Smooth Coneflower- Echinacea laevigata
By Rachel Dodgens, Former SCWF Staff
Echinacea laevigata is not the most famous member of its family (or genus for that matter), but it might be the most beautiful. A member of the Asteracea family, E. laevigata’s most well known relative is Echinacea purpurea, known for its medicinal uses.
E. laevigata is commonly called Smooth Coneflower, referring to its smooth, hairless stem. It is a perennial herb, meaning it comes back year after year. The Smooth Coneflower looses all its leaves in the fall, but remains alive underground until the leaves reemerge in March. The plant grows up to 1.5 tall and has very few leaves. The leaves at the base of the plant are the largest and grow to a length of 20cm and a width of 7.5cm. Each leaf is elliptical to broadly lanceolate shaped with toothed edges and tapers at the base, and are alternately placed along the plant.
You will probably notice E. laevigata until May and August when the flower blooms. The flower is a solitary head, similar to a black-eyed Susan. The petals are pink to pale purple, 8cm long, and droopy. The center of the flower is a darker purple. The plant usually flowers once per year, but another flower sometimes appears during the same season.
The fruit of E. laevigata is a gray-brown, 4-angled achene (a small, dry, indehisced one-seeded fruit; like a sunflower seed). Each fruit is approximately 4 to 4.5mm long and contains a seed measuring .5cm. The reproduction of this plant is predominantly sexual; however, asexual, vegetative reproduction has been reported. The Smooth Coneflower needs bare soil for seed germination. Bees and butterflies act as pollinators and birds and small mammals help with seed dispersal.
So why all this discussion of E. laevigata? This beautiful plant has been on the Federally Endangered list since 1992. There are currently 23 remaining populations, seven of which are in South Carolina. Of the 23 remaining populations, 13 are in decline and only one is increasing in numbers. Each of the remaining populations has 100 or less plants.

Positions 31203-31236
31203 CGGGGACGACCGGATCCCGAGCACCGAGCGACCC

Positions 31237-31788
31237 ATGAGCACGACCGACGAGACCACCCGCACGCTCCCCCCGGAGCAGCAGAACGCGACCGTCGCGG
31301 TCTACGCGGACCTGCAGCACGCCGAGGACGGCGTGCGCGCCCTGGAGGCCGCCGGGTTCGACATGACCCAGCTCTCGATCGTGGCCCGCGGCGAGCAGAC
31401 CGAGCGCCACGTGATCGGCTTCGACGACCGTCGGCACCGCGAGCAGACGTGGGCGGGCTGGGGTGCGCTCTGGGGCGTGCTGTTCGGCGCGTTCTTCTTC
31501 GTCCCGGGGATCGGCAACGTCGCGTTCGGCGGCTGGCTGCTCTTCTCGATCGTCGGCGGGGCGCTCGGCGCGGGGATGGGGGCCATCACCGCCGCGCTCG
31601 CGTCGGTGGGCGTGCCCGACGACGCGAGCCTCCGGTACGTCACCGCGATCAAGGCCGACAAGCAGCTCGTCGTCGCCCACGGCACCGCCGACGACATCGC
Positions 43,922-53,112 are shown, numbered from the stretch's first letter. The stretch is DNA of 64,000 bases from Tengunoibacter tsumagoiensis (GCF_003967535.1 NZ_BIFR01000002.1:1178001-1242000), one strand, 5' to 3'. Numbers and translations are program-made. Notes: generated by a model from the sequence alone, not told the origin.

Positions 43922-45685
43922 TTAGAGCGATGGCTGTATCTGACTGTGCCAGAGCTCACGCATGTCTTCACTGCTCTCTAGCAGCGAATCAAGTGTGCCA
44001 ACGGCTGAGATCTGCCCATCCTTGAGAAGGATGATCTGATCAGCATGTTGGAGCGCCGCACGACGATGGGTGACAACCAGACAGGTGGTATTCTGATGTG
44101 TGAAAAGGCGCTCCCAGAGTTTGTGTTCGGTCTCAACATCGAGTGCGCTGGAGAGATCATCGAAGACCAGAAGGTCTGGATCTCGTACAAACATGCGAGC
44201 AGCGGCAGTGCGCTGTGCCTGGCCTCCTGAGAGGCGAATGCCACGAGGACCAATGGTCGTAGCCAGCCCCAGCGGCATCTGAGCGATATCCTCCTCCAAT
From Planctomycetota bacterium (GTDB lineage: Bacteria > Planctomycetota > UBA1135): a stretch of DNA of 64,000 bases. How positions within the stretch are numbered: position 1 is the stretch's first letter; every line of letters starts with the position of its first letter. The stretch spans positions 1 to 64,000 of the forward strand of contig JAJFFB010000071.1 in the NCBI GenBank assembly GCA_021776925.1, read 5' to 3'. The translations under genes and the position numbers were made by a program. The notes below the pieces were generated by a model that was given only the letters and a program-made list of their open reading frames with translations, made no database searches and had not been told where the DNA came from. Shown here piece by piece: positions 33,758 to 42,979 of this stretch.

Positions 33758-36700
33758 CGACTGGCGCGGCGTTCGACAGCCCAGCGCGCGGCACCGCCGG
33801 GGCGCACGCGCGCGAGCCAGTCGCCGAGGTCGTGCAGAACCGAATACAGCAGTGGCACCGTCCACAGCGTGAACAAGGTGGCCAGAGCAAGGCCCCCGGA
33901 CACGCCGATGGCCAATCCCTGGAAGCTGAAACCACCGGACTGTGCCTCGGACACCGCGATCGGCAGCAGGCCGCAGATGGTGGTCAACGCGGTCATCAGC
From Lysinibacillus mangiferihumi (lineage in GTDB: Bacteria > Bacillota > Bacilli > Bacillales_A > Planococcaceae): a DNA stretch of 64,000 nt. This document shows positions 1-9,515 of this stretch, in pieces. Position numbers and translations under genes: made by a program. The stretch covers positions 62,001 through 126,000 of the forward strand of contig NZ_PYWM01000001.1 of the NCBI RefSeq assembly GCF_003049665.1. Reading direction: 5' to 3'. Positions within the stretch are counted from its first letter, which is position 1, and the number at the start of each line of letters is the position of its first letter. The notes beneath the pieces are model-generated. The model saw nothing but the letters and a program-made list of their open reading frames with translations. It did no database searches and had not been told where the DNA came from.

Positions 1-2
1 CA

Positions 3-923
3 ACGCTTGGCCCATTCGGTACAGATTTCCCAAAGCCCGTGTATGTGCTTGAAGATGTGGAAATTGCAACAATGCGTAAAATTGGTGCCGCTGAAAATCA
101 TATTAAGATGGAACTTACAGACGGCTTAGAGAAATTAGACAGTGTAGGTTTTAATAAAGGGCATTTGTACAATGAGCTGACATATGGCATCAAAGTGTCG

E. laevigata was historically found in eight states (SC, NC, VA, GA, MD, PA, AL, AR), but currently South Carolina, North Carolina, Georgia, and Virginia are the only states left with populations with South Carolina hosting a large percentage. The species is on the endangered or threatened list in each state. The seven populations here in the Palmetto State are in Oconee and Allendale counties. Two of these are located on the Department of Energy’s Savannah River Site. There are three additional populations in Aiken and Allendale counties, but they are believed to be introduced and not native.
E. laevigata, like all species, ended up on the Endangered Species list for a variety of reasons. The over collection of plants from natural populations is believed to be one of the main reasons. People have collected the plant for its beautiful flower and when trying to collect medicinal E. purpurea. Habitat reduction is also a main source of problems for this species. It prefers open woods, cedar barrens, roadsides, clear cuts, dry limestone bluffs, and powerline right-of-ways. Smooth Coneflower grows best in full sunlight and with periodic disturbance. Natural fires reduce the shade and competition from woody plants. Fire suppression, therefore, is another of E. laevigata’s threats.
Other threats include certain agricultural and silviculture practices, roadway construction and improvement, roadside and powerline right-of-way maintenance, and encroachment of woody vegetation. Encroachment of native and exotic wood species has a negative affect as well. The inadequacy of protection afforded by state laws and enforcement of such laws is sometimes a problem.
Even though E. laevigata is on the Endangered Species list there is still hope. The SC Botanical Gardens has E. laevigata as part of its living collection and also has an Endangered Species Research Unit. Research is being done on the potential for vegetative reproduction, including the optimal time of year to undertake such tasks. It has shown great potential for this kind of production and hormone treatment is not necessary. The Fish and Wildlife Service has a Smooth Flower Recovery plan which includes: research on the biology of the plant, maintaining a cultivated source, and encouraging and assisting nurseries in the development of cultivated stock. Sumter National Forest is working for preservation using prescribed burns. They have also teamed up with the Center for Plant Conservation to plan collection and storage of seeds and plant material. Canopy thinning has also proven to be an effect preservation technique for Smooth Coneflowers because it is not shade tolerant. Periodic disturbance is the primary way for individuals to help; set up a regular fire regime, timed mowing, or careful clearing.